Amsterdam. FULL VOLUME 1st AMSTERDAM EDITION OF AMONTONS’ DESCRIPTION OF HIS CONSTANT VOLUME AIR THERMOMETER, a device that functioned “independent of the atmospheric pressure). In other words, this is “Amontons' account of his invention of the first thermometer with which temperature was measured by the pressure of air."(Magie "A Source book in Physics,” pp. 128.
In Amontons’ invention, "air occupied the top of one of the branches of a U-shaped tube, and by its dilation it pushed down one of the mercury columns so that the other end of the branch formed a barometric chamber” (Dictionary of Scientific Biography 1, 138).
His device evolved from the work of Galileo, Boyle, and others. In the paper offered here, Amontons describes that process as well as the construction and function of his invention. As stated (but here in a bit more detail) Amontons’ thermometer consisted of a U-shaped tube ending in a bulb, filled with mercury, the long end of the tube being 45 inches, the height of the long arm being the measure of the "spring" which the air, in the region above the mercury in the big bulb, had obtained.
Guillaume Amontons, (1663 – 1705) was a French physicist and inventor of scientific instruments, best known for his work on friction (see separate offering below) and the subject of the work offered here, temperature measurement.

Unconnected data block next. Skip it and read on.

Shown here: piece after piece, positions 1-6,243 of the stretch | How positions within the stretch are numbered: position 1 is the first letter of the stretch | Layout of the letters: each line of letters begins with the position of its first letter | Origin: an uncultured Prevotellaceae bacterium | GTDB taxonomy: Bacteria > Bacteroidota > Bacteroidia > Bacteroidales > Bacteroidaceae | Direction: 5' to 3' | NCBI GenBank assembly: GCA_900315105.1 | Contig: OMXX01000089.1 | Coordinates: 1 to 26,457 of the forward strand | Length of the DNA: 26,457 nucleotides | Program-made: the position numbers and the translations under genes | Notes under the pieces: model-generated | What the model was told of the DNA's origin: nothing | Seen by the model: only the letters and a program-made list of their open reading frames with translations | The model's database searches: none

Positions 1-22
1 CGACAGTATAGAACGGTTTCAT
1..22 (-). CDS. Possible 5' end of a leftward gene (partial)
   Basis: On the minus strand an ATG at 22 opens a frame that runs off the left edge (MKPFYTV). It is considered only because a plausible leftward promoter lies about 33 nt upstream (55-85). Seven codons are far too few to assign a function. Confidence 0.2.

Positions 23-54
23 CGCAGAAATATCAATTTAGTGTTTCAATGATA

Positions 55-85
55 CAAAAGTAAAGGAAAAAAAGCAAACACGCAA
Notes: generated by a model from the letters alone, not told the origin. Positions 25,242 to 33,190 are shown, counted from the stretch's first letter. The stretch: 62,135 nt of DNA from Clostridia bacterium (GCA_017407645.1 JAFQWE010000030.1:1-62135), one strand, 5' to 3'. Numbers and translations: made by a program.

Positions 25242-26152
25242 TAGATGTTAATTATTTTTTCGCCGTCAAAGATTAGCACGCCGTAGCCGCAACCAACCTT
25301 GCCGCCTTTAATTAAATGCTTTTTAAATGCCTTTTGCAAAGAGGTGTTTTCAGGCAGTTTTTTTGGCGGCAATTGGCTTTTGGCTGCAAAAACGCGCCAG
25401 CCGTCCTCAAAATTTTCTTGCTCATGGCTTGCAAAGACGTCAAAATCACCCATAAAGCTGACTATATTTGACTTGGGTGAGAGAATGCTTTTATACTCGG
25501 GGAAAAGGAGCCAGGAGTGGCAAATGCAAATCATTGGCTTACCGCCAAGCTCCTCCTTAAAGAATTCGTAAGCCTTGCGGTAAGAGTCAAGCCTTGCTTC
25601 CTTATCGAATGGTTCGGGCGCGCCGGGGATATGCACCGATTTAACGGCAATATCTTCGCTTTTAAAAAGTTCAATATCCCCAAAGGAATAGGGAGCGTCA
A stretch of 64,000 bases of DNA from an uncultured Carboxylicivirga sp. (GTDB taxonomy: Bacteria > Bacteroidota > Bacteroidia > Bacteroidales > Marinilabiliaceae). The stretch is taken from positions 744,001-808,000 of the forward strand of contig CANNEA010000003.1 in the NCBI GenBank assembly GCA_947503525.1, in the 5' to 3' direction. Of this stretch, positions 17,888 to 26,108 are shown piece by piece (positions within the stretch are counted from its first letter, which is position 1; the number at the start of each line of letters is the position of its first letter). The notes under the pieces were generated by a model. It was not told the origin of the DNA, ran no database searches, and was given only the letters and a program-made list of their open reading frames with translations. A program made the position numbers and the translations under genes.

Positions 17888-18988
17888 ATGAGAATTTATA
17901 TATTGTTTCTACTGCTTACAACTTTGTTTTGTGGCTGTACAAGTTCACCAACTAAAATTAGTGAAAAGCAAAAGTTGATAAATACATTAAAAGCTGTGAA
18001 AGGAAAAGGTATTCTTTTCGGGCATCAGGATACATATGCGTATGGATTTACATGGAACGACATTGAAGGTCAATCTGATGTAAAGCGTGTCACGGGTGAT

WE SEPARATELY OFFER: 1699 FIRST EDITION OF GUILLAUME AMONTONS’S TWO PAPERS ESTABLISHING THE CONCEPT OF FRICTION AS WELL AS THE LAW OF PROPORTIONALITY, the idea that frictional force is proportional to normal forces. Item #1600
CONDITION & DETAILS: In: Histoire de L’Academie Royale des Sciences. Annee 1702. Amsterdam: Pierre Mortier. Ex-libris bearing only a small, old, and discreet stamp on the title page. 13 engraved copperplates (including frontispiece); many in-text illustrations; 12mo (7 x 4 inches). Handsomely rebound in full calf. 5 raised bands at the gilt-lettered spine. Tight and solid. Marbled endpapers. Bright and clean inside and out.